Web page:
Last Saturday over a lunch of steamies and toastés at our favourite Montreal greasy spoon, Jean-Benoit and I tried to tackle a lofty question: what exactly is the francophonie?
We wondered, what unites francophones? Our shared cultural references? A different way of thinking? Does it go beyond language, or the love of that language?
The answer was sort of staring us in the face.
Last week, the buzz leading up the Academy Awards here in Quebec was NOT about who would win for Best film, or who Best Actor or Actress. It was about who would win the Best Foreign Film. Or rather, would homegrown film director Denis Villeneuve win for his dark and absorbing feature film, Incendies?
Just to give a sense of the importance of Foreign Films for the average North American filmgoer…on the website of the Academy Awards, the Best Foreign Film category was 12th, right between Film Editing and Make-Up. I’m guessing that was the order of the awards presentation too (I didn’t watch).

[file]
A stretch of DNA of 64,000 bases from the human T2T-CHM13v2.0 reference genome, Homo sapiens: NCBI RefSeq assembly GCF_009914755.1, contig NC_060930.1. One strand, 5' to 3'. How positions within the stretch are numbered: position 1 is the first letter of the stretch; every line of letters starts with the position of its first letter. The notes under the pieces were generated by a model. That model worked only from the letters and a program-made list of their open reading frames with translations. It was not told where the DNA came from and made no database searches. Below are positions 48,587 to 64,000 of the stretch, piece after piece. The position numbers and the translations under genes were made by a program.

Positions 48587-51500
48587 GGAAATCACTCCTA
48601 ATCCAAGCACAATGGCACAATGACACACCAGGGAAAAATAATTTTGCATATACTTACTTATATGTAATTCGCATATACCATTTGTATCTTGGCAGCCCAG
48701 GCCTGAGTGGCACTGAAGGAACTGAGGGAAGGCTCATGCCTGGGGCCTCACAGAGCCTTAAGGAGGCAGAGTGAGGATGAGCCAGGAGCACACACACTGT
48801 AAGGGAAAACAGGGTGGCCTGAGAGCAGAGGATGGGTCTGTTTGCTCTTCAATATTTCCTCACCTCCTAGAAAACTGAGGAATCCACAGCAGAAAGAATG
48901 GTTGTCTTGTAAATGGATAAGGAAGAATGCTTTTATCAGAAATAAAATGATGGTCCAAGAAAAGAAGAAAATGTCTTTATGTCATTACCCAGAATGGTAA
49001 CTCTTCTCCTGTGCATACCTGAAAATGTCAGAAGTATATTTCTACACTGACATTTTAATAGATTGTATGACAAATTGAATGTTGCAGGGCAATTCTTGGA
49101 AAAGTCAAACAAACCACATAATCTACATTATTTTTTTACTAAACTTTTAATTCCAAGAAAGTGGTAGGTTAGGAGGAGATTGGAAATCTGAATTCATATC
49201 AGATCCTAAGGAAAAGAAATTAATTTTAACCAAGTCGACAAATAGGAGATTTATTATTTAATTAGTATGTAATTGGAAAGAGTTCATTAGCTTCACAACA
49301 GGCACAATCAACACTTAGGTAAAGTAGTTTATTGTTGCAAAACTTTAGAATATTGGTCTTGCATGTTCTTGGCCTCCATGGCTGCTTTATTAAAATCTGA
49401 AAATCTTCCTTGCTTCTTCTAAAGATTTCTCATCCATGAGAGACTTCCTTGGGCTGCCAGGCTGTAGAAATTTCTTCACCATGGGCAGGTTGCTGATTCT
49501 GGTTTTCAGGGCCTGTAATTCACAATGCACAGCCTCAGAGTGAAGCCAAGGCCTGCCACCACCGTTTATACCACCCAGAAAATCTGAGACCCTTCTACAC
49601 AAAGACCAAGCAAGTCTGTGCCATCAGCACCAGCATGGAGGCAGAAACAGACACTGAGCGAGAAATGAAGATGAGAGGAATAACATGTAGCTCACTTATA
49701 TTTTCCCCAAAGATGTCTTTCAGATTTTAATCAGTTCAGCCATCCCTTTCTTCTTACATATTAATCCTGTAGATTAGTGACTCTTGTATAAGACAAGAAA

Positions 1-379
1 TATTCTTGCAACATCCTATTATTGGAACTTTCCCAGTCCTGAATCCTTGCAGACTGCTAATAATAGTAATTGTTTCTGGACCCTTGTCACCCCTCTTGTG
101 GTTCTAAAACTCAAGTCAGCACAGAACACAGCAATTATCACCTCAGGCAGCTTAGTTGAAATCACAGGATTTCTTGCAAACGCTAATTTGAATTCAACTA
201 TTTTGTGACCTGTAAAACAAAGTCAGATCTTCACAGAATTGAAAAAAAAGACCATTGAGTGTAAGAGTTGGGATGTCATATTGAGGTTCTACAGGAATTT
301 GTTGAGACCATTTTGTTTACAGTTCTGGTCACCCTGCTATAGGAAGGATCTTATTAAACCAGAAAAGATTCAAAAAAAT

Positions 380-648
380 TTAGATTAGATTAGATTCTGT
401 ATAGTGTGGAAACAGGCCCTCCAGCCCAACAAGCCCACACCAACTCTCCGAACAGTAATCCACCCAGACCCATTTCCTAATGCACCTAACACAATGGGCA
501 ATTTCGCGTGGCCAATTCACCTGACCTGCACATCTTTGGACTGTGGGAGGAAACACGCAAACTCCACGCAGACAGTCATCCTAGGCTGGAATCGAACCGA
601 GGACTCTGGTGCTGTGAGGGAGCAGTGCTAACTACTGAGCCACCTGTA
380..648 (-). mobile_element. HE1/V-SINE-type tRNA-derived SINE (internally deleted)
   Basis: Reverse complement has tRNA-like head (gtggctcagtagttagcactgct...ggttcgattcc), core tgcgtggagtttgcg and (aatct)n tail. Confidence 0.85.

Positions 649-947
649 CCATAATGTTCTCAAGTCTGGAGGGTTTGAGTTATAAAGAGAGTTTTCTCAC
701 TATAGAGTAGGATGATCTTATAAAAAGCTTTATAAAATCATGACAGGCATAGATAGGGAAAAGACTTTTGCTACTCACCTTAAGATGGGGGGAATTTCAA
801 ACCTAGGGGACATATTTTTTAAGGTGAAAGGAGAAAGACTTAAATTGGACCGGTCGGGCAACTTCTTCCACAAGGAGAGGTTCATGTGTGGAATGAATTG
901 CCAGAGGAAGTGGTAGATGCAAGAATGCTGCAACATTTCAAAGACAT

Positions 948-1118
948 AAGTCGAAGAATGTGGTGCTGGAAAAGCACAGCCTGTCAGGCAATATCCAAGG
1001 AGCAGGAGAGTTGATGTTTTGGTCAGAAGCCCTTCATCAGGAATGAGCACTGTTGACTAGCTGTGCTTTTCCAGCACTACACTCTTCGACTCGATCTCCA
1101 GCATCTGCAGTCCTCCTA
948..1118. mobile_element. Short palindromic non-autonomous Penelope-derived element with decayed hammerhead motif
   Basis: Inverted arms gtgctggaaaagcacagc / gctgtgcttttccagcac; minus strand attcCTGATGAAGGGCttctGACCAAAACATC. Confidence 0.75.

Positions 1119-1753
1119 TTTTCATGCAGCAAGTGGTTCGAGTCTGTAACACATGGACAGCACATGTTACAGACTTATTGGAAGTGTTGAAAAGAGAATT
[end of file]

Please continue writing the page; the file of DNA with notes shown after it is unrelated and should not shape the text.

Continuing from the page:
Here in Quebec, it was the only category.
Incendies is based on a play by Lebanese-Quebecois writer Wajdi Mouawad. The film is as disturbing as it is beautiful. Its plot jumps back and forth between present-day Montreal and Lebanon’s civil war (though the country is actually never named), as the adult children of a Lebanese immigrant try to unravel the mystery of their mother, and their own origins.
Incendies didn’t win, and we weren’t surprised. Mixing an immigrant story with torture and incest is probably not the best recipe to win an Oscar. Still, the film is an illuminating example of how French-speaking culture crosses borders. And the Oscar buildup shows how different even Hollywood can to a French-speaker.